The Canadian poet, A.J.M. Smith published News of the Phoenix in 1943, the title of his first book of collected poems:
They say the Phoenix is dying, some say dead.
Dead without issue is what one message said,
But that has been suppressed, officially denied.
I think myself the man who sent it lied.
In any case, I’m told, he has been shot,
As a precautionary measure, whether he did or not.
The mythology of this magical bird recounts its periodic and fiery death, then its faithful rebirth from the ashes of its demise. The Phoenix, therefore, is a symbol of renewal from the ruins of disaster. But in Smith’s dark poem, the Phoenix is not reborn — “without issue is what one message said” — so the demoralizing news is “suppressed” by those officials who want to maintain hope in the face of none.
This feeling of hopelessness is beginning to emerge among prominent environmental thinkers. One of the recent admissions of this deepening sense of resignation to inevitable loss comes from a professor of philosophy and law, Dale Jamieson, in his 2014 book, Reason in a Dark Time: Why the Struggle Against Climate Change Failed.
As Jamieson notes, in the 23 years since the first international climate summit in Rio, all negotiated attempts to reduce carbon dioxide emissions have failed. Unfortunately, these emissions will persist in the atmosphere for about 1,000 years, essentially committing us to the proliferating complications of permanent climate change — a situation that most scientists seem reluctant to publicize because of their concern for public morale.
As a philosopher committed to truth, Jamieson is willing to acknowledge our situation and admit that the magnitude and complexity of the global warming problem may be too big for humanity to solve. Each of the social, economic, technical, religious, educational and cultural complexities is formidable; together they may be overwhelming.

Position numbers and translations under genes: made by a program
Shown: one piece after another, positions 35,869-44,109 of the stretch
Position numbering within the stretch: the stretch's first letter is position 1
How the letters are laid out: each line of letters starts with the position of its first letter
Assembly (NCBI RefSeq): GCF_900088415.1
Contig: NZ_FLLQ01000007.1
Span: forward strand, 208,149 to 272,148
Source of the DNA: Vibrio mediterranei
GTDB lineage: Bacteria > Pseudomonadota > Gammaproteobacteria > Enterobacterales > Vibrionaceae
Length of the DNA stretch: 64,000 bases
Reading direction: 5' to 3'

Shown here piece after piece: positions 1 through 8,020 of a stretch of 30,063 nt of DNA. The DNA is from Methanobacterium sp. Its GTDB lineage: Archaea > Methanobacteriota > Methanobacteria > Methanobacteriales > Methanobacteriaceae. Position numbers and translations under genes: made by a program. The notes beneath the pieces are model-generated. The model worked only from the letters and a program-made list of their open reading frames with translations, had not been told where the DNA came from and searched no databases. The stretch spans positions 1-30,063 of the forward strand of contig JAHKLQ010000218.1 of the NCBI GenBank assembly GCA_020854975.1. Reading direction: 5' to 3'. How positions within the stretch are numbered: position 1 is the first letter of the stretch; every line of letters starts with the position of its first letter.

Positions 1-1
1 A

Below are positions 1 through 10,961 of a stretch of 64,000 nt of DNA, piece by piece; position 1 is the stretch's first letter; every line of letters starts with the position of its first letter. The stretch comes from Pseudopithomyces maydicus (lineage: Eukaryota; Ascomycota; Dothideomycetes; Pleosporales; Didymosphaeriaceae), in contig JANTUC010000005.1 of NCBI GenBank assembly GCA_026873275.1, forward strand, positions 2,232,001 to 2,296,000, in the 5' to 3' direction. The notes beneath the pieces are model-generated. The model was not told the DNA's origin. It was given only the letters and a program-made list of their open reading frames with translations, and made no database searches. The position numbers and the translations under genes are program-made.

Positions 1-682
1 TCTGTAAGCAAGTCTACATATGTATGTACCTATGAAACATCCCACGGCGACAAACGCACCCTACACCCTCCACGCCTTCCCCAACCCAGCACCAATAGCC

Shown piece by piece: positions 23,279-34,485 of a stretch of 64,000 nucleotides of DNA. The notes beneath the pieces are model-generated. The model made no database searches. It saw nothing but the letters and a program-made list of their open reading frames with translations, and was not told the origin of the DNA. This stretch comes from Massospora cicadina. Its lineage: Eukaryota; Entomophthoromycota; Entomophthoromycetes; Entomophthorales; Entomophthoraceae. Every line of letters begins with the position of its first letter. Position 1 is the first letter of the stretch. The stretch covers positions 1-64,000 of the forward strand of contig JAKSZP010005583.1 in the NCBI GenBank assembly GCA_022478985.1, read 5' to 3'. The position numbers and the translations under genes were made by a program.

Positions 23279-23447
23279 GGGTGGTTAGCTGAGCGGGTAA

Failure wasn’t always inevitable. But indifference, procrastination and neglect may have made it so. As an indicator in his survey of factors, Jamieson cites leadership in America where “the policies of Reagan and both Bushes were remarkably consistent: do as little as possible on climate change, rationalized by casting doubt on the science and exaggerating the costs of action.” This approach has been repeated during the last decade by Canada’s government.
“It matters,” Jamieson writes, “that many people see climate change as a ‘flow’ problem involving emissions rather than a ‘stock’ problem involving concentrations. They imagine that when emissions go down, the risk of climate change must also be abating. What they fail to recognize is that concentrations of greenhouse gases…may increase even while emissions decrease, in the same way the water in a bathtub may increase even while the flow of water into the bathtub is reduced.”
The ideas in Jamieson’s book are a sobering assessment of our situation. Some will find relief in his honesty. Others would prefer not to know. Still others will faithfully hope that the greatest problem ever to confront civilization will somehow be solved so the Phoenix will once again rise from its ashes. And perhaps this symbol of optimism will not disappoint — if we are willing to wait long enough.